piss

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English[edit]

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 piss on Wikipedia

Etymology[edit]

From Middle English pissen, from Old French pissier, from Vulgar Latin *pissiō, probably of echoic origin.

Pronunciation[edit]

  • IPA(key): /pɪs/
  • Rhymes: -ɪs
  • (file)

Noun[edit]

piss (countable and uncountable, plural pisses)

  1. (mildly vulgar, usually uncountable) Urine.
    • 1610, Ben Jonson, The Alchemist, Act II (among the list of elixir ingredients):
      Of piss and egg-shells
    • 1611, William Shakespeare, The Tempest, Act 4, Scene 1
      Monster, I do smell all horse-piss; at which my nose is in great indignation.
    • 1922, James Joyce, Ulysses, II:8:
      Smells of men. Spat-on sawdust, sweetish warmish cigarettesmoke, reek of plug, spilt beer, men’s beery piss, the stale of ferment.
    • 2005, Richard Connelly Miller, Tanglefoot
      There in a puddle of piss sat Princess Fatima, her dress up over her knees, vomit dripping onto her bodice
  2. (mildly vulgar, countable) An instance of pissing.
    • 1999, Tin House #2 (→ISBN, Win McCormack, Rob Spillman, Elissa Schappell), page 170:
      But the urinal was safe, no unshielded pissing trough, but a nice, modest urinal, with a wall on each side of you so you could have your privacy. [...] That was one of the best pisses of my life.
  3. (mildly vulgar, countable and uncountable, slang) Alcoholic beverage, especially of inferior quality.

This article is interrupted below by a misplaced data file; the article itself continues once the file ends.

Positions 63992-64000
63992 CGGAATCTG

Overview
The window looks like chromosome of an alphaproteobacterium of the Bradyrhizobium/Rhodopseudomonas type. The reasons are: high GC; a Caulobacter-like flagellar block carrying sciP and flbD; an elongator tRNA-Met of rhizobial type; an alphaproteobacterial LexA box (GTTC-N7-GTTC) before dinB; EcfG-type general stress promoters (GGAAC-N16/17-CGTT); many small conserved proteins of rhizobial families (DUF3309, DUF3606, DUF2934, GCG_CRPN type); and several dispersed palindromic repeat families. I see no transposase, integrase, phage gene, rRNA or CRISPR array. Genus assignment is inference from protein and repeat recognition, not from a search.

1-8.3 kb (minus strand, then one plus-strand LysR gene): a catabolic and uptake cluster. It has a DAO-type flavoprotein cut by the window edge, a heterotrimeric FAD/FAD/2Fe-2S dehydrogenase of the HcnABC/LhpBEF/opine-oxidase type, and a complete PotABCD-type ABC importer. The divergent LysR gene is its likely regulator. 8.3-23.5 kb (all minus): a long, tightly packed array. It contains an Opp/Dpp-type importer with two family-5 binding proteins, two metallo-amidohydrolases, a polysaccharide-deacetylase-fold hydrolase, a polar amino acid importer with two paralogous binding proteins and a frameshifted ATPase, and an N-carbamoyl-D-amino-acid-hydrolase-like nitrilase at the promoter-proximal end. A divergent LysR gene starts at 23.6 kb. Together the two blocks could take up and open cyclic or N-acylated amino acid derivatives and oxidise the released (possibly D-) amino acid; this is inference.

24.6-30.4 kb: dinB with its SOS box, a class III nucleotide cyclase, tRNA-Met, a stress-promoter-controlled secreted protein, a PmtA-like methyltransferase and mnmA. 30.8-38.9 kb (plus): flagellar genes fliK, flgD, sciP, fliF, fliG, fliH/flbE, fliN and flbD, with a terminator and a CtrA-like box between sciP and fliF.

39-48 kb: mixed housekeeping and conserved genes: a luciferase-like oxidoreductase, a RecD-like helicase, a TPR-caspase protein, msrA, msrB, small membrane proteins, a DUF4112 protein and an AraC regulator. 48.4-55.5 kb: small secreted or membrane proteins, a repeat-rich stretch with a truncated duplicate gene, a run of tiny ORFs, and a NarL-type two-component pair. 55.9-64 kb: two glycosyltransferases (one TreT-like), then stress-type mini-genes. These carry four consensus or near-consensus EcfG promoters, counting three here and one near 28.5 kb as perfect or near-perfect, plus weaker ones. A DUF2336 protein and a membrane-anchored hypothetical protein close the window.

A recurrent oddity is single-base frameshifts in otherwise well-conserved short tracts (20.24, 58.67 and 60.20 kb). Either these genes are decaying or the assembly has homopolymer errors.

• 1974, Donald Newlove, The Drunks, →ISBN, page 33:
      Let's dash over to Fisher's for a fifth of that one-fifty-one West Indian. We can't drink this piss, it's degrading.

Synonyms[edit]

Translations[edit]

Verb[edit]

piss (third-person singular simple present pisses, present participle pissing, simple past and past participle pissed)

  1. (intransitive, mildly vulgar) To urinate.
    • 1601, Shakespeare, The Merry Wives of Windsor, Act 5, Scene 5
      O Jove, a beastly fault! And then another fault in the semblance of a fowl; think on ’t, Jove; a foul fault! When gods have hot backs, what shall poor men do? For me, I am here a Windsor stag; and the fattest, I think, i’ the forest. Send me a cool rut-time, Jove, or who can blame me to piss my tallow? Who comes here? my doe?
    • 1611, King James Version. I Kings 14:10:
      Therefore, behold, I will bring evil upon the house of Jeroboam, and will cut off from Jeroboam him that pisseth against the wall, and him that is shut up and left in Israel, and will take away the remnant of the house of Jeroboam, as a man taketh away dung, till it be all gone.
    • 1922, James Joyce, Ulysses, I:3:
      Along by the edge of the mole he lolloped, dawdled, smelt a rock and from under a cocked hindleg pissed against it. He trotted forward and, lifting again his hindleg, pissed quick short at an unsmelt rock.
  2. (transitive, mildly vulgar) To discharge as or with the urine.
    • 1824, Alexander Burnett, The Medical Adviser, OCLC 23984009, page 71:
      If any piss filthy matter, or little scales, or withal the urine have a strong smell, it shews ulceration of the bladder.

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Anagrams[edit]


German[edit]

Pronunciation[edit]

Verb[edit]

piss

  1. Imperative singular of pissen.
  2. (colloquial) First-person singular present of pissen.

Icelandic[edit]

Etymology[edit]

From pissa (to pee).

Pronunciation[edit]

Noun[edit]

piss n (genitive singular piss, no plural)

  1. (informal) pee, piss, urine

Declension[edit]

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Norwegian Bokmål[edit]

Verb[edit]

piss

  1. imperative of pisse

Norwegian Nynorsk[edit]

Verb[edit]

piss

  1. imperative of pissa